By Benson Hewitt
This past week my wife and I were invited to a story-telling session in the old Orange Lodge in Barr’d Islands. There were a dozen or more of us in attendance and we sat around in a circle, more or less, and listened to stories told by some, and a few songs sang by others, with a few doing both. It was indeed a pleasant evening, and a respite from inane TV programming that would have been the fare had we stayed at home.
Roy Dwyer read a passage or two from his book, “A Fisherman’s Legacy” Clem Dwyer told a story, where, he could say with Mark Twain, that ‘the reports of his death were greatly exaggerated’. Bob Blake read a poem, the imagery of which was spell-binding. Sharon King-Campbell told a story called “Frank and the Barrel” which had a surprise ending, or perhaps it’s better to say it didn’t have an ending at all. It was funny, though.
I was more intrigued, I suppose, with her singing the song “Willy Taylor”. First, I have a special liking for unaccompanied singing and without a microphone, and it was that, but I totally enjoyed the refrain. Like yodelling, the words or sounds were nonsensical and had no meaning at all, and as far as I could tell, had no obvious relation to the subject. Don’t ask me why I enjoyed that part!
Lillian Dwyer read a piece that she had written about her mother-in-law and her mat-hooking expertise. Aaron Cobb sang several songs and recited a recitation written by ‘the bard from Barr’d Islands’, his late father, Chrissy Cobb.
Me? I told a story about Cinderella; yes, the very one who went to a ball. I should have been kicked out, but there was polite laughter. After the stories were told and the songs sang, as in days of yore, we had a lunch. I mentioned earlier that this was held in the old Orange Lodge, and for me that was rather special, too.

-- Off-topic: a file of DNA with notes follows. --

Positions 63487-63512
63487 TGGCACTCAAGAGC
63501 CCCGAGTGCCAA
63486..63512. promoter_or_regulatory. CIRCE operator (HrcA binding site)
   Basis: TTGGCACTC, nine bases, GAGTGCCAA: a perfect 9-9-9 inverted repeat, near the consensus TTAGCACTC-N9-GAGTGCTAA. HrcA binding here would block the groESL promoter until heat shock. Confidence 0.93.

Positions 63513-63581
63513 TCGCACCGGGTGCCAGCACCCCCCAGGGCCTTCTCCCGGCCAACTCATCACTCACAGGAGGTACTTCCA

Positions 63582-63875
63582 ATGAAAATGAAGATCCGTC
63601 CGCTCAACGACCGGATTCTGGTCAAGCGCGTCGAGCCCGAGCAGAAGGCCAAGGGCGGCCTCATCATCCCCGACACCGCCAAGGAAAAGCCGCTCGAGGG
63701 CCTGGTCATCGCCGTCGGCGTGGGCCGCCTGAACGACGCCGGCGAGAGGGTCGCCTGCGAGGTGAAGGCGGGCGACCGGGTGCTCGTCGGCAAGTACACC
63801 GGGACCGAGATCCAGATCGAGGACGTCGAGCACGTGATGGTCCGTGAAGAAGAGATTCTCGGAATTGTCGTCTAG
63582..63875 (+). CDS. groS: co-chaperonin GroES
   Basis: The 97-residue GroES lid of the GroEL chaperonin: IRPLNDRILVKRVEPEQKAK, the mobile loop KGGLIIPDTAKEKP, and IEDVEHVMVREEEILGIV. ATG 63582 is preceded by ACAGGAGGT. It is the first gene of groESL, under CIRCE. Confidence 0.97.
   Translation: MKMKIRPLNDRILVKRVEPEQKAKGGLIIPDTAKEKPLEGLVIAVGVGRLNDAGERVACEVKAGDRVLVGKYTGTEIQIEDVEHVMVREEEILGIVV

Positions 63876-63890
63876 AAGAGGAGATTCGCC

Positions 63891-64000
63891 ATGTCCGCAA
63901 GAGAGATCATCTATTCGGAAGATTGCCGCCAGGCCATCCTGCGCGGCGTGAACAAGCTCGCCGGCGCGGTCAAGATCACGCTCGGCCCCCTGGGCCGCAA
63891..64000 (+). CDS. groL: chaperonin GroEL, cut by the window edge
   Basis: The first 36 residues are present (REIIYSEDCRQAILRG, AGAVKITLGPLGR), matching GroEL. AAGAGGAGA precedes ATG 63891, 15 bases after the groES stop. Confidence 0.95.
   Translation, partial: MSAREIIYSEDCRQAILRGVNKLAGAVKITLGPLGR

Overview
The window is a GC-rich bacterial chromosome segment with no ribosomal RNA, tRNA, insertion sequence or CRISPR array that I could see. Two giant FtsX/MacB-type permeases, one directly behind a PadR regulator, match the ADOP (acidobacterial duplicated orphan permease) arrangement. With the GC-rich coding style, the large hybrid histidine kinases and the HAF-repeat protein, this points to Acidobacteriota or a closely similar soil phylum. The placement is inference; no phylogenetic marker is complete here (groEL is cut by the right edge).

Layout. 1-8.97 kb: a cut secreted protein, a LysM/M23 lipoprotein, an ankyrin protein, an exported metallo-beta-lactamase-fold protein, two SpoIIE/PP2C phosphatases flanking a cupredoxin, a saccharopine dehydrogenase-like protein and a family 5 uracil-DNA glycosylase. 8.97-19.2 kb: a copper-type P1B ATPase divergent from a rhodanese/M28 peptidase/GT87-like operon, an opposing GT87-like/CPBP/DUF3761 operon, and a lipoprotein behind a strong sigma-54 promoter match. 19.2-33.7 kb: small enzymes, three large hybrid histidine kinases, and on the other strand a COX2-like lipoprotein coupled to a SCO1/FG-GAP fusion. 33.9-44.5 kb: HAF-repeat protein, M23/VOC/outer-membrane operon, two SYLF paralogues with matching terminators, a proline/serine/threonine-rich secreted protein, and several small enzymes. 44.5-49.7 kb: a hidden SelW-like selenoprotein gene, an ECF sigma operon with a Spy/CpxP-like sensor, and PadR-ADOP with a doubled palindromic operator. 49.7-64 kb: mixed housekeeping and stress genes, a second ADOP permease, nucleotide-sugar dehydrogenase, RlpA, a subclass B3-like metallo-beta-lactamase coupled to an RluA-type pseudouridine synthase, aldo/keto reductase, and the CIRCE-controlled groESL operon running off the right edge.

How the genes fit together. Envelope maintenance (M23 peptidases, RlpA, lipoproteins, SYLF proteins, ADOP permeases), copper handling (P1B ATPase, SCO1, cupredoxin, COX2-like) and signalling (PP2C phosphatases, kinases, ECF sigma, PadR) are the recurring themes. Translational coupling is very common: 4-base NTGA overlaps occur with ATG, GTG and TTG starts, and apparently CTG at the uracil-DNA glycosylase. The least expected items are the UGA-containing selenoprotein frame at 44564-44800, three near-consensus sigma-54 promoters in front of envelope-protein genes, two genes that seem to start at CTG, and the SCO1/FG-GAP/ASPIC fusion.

That building is now more than a century old, and since its recent facelift, it looks as I remember it more than 60 years ago, and this event, with my once again sitting in it, brought back some pleasant memories.
When I was in my very early teens, I joined an organization called by the OYB. OYB stood for Orange Young Britons (not ‘Britain’ as I saw on a flag on display there) and was open to teenagers, generally. The big social event of the year was our annual parade, when, with our sashes firmly in place, and flags flying, we would parade around the harbours with the senior lodge members and come back to the hall for a feast, and dancing all night.
But, we were more than that; we were part of a special brotherhood that extended beyond the meetings. I can remember on a few occasions when there might be a row or fight between two members at school, or on the roads, and another member would say the words, ever so softly, ‘brotherly love’ and the skirmish would end.
Excepting during the summer, we would meet once a week and I do remember some lively discussions. There were two that I remember well for expressing their views, and they were the late Dorm Brown and the late Jack Decker. The one thing that I remember especially was the strict adherence to parliamentary procedure and members were always put in their place, if they took any liberties with the rules. For years after, when attending teachers’ meetings or church meetings, it always bothered me when basic rules of order were not observed.